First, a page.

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Research & Grants

DNA Fingerprinting and Civil Liberties Project

Aims of the Project

The Significance of DNA to Forensic Investigations since September 11, 2001

History of Forensic Identity Testing

First publicly recognized use of DNA profiling in forensics

Admissibility of and Challenges to Forensic DNA Evidence in the Courts

Compiling DNA Databases: More Than Just Forensics

Forensic DNA Databases

The Current Situation

Why DNA Fingerprinting Poses Different Ethical/Social Issues from Regular Fingerprinting

National Commission on the Future of DNA Evidence: Accomplishments and Issues Left Unexplored

Ethical Issues that Need to be Explored Research Methods

Literature Cited

Aims of the Project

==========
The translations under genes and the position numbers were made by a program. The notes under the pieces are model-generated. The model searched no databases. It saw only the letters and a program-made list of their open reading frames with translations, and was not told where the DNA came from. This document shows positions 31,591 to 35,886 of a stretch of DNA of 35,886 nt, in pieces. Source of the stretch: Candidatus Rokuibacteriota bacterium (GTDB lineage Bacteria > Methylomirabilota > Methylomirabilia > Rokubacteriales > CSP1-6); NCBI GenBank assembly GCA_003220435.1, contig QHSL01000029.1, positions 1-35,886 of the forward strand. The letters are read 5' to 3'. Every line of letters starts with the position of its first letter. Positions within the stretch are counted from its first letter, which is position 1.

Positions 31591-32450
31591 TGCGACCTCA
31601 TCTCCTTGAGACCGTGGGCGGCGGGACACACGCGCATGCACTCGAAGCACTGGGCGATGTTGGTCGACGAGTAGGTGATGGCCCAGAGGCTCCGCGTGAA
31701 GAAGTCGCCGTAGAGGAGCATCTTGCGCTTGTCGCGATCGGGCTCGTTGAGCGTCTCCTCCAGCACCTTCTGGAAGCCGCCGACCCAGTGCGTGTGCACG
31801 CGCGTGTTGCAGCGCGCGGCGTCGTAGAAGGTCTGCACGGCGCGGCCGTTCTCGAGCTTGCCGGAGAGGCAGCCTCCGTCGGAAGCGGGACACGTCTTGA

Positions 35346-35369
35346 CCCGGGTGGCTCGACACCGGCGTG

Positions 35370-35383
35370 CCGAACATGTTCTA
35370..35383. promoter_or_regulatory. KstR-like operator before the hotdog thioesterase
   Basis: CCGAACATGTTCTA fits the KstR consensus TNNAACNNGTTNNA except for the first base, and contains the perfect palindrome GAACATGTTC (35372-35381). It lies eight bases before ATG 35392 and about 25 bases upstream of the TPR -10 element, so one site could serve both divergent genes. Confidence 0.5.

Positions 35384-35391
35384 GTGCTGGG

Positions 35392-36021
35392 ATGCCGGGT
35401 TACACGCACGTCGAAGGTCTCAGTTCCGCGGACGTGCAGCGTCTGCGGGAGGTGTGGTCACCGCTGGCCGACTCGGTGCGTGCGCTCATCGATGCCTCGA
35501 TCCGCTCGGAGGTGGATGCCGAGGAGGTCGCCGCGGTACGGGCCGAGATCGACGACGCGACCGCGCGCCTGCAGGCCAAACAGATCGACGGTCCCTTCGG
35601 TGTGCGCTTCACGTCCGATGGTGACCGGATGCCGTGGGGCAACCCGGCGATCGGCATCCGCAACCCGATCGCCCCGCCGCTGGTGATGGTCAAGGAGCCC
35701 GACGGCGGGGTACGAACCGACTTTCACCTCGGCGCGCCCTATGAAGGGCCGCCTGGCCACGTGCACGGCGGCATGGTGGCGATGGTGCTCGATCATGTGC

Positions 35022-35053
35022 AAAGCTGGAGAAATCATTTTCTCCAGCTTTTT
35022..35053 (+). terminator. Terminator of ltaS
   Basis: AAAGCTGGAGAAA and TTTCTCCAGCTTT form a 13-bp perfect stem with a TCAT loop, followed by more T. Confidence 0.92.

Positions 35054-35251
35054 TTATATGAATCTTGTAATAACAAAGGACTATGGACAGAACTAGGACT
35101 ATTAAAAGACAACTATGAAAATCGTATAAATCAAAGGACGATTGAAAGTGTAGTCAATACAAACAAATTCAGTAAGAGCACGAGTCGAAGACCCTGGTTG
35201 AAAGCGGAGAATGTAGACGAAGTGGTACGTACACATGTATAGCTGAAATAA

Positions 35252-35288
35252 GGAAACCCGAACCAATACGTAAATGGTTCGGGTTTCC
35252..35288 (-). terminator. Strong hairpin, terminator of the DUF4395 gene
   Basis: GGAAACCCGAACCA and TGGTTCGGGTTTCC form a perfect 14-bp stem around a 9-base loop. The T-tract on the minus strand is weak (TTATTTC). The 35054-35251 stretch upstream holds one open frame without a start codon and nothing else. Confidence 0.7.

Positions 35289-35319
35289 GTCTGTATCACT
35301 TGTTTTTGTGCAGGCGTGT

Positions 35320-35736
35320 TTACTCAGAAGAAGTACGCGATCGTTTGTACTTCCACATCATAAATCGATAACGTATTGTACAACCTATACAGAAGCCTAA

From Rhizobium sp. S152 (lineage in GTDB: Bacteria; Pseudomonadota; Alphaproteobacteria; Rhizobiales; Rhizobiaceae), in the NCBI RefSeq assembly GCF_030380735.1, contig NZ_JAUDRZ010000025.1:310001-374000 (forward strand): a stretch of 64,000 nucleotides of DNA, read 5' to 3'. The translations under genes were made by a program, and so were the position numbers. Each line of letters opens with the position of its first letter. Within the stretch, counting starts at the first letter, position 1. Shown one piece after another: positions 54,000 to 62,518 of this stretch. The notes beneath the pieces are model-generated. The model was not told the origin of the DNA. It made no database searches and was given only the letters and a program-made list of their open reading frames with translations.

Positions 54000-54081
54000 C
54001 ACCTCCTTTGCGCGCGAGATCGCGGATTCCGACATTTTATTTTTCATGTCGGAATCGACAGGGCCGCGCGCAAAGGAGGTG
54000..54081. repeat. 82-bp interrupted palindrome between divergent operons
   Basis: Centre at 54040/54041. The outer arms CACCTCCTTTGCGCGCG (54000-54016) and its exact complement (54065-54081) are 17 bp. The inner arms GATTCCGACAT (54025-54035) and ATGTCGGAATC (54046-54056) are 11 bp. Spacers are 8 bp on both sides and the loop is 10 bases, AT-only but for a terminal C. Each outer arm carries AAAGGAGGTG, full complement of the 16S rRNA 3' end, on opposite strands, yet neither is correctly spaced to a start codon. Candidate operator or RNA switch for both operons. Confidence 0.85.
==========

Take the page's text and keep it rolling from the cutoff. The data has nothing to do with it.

The ethical, legal, and social issues arising from the use of DNA profiling have not been fully explored. Despite numerous commissions, conferences, and meetings centered on forensic genetics, few publications have addressed some of the most compelling ethical and social controversies.

This project aims to explore more fully the various positions on new and controversial issues surrounding DNA profiling and to educate policymakers so that they better understand privacy and civil liberty issues involved in the application of DNA technology to the criminal justice system. To these ends, a series of small workshops involving ethicists, lawyers, political and social scientists, forensic experts, defense lawyers and prosecutors, and representatives of prisoners and parolees, including members of the major ethnic groups represented in forensic DNA banks, will examine the issues. Discussions will be grounded on data in national and international statutes, regulations and laboratory procedures, collected for this project.